It's all about the rising price of copper, says Ray Owen, head of technology, Motorola networks and enterprise, South & East Asia.
'We expect to see WiMAX and similar technologies like LTE expand in Asia as a large number of Asia-Pacific countries do not have fixed infrastructure.'
Owen said at CommunicAsia Summit that price-rises in raw copper make wireless even more attractive.
WiMAX, which Owen describes as 'Wi-Fi on steroids,' is a good compromise for mid-range devices. 'Wi-Fi comes from a computing environment,' says Owen, 'while UMTS and 3G are from a portable environment.'
'WiMAX will be embedded in chipsets whether you like it or not,' says Owen. 'Wi-Fi is now embedded in Centrino chipsets, and we firmly believe that WiMAX will [follow suit] as there are now commitments from chipset manufacturers.' Owen says he expects the first and second wave of mobile WiMAX products to be available before the end of the year.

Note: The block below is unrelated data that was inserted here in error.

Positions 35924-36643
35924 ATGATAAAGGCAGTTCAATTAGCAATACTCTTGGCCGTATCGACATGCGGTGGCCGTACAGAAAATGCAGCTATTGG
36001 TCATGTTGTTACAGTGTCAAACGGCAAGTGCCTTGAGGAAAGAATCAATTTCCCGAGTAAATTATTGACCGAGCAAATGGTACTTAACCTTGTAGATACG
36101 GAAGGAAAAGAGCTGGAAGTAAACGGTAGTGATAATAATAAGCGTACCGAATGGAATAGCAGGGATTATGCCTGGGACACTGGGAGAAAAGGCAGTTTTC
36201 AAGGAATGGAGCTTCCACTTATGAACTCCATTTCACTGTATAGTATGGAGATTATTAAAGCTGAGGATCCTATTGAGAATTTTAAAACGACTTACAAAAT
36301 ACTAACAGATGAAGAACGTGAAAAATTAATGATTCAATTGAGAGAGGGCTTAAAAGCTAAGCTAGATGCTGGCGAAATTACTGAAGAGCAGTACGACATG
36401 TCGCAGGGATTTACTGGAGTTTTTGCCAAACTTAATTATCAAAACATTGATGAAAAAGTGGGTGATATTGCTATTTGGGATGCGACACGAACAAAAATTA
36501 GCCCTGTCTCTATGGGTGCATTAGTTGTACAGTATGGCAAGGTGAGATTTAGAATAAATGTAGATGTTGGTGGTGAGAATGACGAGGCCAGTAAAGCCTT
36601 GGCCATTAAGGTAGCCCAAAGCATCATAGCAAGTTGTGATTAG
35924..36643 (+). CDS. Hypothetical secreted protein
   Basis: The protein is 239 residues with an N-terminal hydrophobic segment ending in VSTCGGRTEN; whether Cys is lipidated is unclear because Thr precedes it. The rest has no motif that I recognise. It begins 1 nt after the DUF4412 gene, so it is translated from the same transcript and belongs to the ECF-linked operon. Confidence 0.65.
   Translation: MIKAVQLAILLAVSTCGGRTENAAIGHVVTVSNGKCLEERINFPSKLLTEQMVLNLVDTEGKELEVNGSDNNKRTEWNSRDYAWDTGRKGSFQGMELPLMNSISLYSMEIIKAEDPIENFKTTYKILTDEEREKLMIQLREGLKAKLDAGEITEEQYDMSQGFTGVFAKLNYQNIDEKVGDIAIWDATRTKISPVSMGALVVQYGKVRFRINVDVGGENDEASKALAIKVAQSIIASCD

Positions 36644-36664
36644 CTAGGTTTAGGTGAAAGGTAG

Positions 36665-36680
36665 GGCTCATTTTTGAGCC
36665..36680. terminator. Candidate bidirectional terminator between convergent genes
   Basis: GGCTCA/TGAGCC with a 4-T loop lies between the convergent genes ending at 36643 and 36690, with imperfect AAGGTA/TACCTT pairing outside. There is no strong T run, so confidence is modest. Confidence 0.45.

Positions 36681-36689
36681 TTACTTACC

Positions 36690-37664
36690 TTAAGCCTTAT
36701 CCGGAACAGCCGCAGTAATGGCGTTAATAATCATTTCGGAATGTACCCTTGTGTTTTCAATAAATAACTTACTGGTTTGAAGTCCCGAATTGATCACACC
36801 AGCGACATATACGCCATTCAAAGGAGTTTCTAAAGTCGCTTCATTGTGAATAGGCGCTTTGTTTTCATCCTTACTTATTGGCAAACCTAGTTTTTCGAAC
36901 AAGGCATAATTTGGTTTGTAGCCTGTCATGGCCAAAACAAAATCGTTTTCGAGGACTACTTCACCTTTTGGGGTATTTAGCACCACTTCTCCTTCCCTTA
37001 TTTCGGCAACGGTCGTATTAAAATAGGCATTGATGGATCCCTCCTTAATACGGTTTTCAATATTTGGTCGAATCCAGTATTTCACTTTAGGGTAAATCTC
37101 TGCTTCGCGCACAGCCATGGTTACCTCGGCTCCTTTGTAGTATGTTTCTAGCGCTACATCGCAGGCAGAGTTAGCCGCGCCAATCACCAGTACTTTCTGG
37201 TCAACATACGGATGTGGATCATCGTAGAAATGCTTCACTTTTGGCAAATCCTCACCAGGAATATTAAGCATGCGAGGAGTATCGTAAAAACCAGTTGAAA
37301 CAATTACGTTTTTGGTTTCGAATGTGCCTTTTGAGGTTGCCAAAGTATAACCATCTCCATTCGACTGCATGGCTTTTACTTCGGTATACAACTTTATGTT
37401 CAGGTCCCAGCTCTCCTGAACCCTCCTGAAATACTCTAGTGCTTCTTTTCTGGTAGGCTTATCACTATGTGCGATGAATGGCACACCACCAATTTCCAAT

Owens says that WiMAX is a low IPR environment, with the ability to trade off mobility and network capex, using IETF off-the-shell components, 'which has a big impact on costs, making WiMAX a great choice for developing markets.'
'The killer app for 3G, frankly, is voice,' he says. 'Today, data ARPUs on cellular are not where we thought they would be a few years ago.'
But WiMAX is different, declares Owen. 'I think the killer app for WiMAX will be data,' he says.